This is not intended to read as an admonition of the internet, or a protestation against technological progress. I am no luddite, nor do I have any aspirations to be. It’s unrealistic to think that we can remove ourselves from all the machines, that we can switch off every cybernetic appendage we have ever attached ourselves to. They serve a purpose. They have a use.  We are tool-beings by nature, and their utilization is built into the DNA of who we are. We can be nothing else. The question, then, is not whether or not to use technology. The question is what technologies to use, and how?

Reading, writing, art, meditation, are all tools available to us. A spiritual practice is a kind of biotechnology. They are a conglomerate of raw materials that engage and infuse themselves with our living systems for the purposes of creating improved changes. Books inject themselves into us and they “leave parts of themselves behind in [our] thoughts”, as if it were “a memory that [we] were lucky enough to gain without experience”,  journalist Annalee Newitz suggests. Writing interacts with us on cellular, molecular, and perhaps even on an atomic level. Meditation increases the performance of our neurochemistry and it’s responses to stimuli. Art is an implant that enhances attention, awareness, wisdom, and love. They each operate like a prosthesis. They are restorative, rehabilitating, and augmentary. Once grafted into our essence, we become hybrid beings; altered in ways that improve who we are. We become better, stronger, faster.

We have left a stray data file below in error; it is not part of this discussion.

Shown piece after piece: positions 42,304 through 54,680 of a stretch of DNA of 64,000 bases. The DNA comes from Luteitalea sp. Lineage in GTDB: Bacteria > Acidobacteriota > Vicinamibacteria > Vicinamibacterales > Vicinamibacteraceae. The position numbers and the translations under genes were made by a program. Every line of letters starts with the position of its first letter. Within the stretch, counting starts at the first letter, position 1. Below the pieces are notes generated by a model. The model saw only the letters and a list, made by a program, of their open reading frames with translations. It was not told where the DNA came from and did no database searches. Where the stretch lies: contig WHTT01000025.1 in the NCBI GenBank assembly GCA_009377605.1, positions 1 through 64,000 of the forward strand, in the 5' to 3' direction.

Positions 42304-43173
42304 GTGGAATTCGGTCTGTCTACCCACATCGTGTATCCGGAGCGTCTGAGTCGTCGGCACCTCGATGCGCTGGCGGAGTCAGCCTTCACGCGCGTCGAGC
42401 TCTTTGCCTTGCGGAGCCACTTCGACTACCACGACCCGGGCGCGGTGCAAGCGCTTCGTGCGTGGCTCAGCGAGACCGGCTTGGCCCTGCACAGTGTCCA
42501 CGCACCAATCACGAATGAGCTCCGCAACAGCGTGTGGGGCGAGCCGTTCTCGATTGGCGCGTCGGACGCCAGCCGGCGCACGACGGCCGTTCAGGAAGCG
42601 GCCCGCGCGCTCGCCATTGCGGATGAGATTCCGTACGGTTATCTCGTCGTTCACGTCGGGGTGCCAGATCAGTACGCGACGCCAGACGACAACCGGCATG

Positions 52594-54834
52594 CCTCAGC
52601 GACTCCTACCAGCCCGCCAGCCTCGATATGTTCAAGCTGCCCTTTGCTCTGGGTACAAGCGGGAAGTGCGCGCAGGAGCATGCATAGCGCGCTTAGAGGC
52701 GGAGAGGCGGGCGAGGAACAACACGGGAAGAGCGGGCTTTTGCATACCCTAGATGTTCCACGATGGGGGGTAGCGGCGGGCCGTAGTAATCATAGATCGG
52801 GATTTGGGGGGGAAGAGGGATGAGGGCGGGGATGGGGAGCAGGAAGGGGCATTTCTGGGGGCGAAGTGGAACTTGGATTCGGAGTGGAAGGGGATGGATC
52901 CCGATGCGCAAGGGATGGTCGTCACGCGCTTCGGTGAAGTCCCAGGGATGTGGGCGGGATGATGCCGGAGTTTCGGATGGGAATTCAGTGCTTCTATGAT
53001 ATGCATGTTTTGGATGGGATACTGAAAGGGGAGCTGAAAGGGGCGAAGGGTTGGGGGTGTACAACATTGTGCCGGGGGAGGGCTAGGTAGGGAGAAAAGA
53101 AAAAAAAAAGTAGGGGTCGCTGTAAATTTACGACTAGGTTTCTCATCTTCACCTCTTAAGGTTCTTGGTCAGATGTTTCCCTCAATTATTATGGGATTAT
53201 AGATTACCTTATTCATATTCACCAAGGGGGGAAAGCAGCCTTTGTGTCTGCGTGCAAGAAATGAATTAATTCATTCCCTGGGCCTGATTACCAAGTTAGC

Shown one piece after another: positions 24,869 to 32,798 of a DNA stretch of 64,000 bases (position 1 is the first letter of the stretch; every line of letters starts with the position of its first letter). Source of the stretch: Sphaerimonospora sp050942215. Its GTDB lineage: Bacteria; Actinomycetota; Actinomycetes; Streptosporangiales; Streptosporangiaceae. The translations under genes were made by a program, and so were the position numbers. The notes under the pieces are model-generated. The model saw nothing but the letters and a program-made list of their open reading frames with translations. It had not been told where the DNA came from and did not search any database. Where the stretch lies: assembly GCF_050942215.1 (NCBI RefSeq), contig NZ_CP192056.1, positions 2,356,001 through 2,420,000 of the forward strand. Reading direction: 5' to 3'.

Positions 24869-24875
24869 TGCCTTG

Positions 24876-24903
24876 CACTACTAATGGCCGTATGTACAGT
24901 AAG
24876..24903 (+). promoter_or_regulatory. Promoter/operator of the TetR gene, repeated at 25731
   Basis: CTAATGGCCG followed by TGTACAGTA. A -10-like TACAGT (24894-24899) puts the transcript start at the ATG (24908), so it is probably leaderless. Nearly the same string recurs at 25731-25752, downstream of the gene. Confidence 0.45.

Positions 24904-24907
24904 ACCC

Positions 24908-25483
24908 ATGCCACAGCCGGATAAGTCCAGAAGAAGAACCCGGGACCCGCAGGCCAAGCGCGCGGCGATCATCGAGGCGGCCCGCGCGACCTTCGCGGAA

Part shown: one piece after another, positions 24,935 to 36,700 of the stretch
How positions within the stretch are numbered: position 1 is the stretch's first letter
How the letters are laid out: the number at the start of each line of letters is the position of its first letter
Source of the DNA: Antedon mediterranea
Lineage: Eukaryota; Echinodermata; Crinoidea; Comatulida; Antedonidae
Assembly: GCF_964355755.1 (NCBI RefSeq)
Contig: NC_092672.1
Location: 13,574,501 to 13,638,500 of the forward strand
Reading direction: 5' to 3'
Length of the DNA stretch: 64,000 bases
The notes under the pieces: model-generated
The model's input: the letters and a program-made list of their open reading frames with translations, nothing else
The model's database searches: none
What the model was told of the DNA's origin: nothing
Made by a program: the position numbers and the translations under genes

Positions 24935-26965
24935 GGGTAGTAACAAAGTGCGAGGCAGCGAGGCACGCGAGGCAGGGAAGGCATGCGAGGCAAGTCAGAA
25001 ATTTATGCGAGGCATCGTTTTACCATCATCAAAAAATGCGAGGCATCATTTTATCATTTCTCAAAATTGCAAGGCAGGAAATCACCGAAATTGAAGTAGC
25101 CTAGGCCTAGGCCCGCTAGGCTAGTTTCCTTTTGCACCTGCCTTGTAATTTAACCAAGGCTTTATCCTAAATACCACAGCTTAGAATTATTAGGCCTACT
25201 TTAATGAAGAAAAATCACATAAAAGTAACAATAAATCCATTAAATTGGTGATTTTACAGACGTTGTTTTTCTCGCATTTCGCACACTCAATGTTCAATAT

Writer and cultural critic Maria Popova says that “one’s work should be a salute to life.” So it is when its comes to our tools. They are modifications ultimately meant to make life appear more in focus. They should give more than they ever take, add more than they ever subtract.     

There is no sense in being nostalgic for a simpler time. Evolution is unidirectional. There’s no going back, no turning around. The only path is forward. The only way is through. But, there are also no easy answers. No ready-made remedies. No solutions that are one-size-fits-all. We have to adapt and change. We have to be different. We have to do the work of discovering what is possible. We have to experiment, and iterate, and try, a lot. We have to be willing to get things really wrong, and we have to keep going. That’s the most pivotal piece actually; the persistence, the resilience. Maybe we don’t get a say in whether or not we are cyborgs, but we can still decide what kind of cyborgs we want to be. We can choose to be more human than we were before, perhaps more than we have ever been. 

My year in books: Matt Haig

pile of books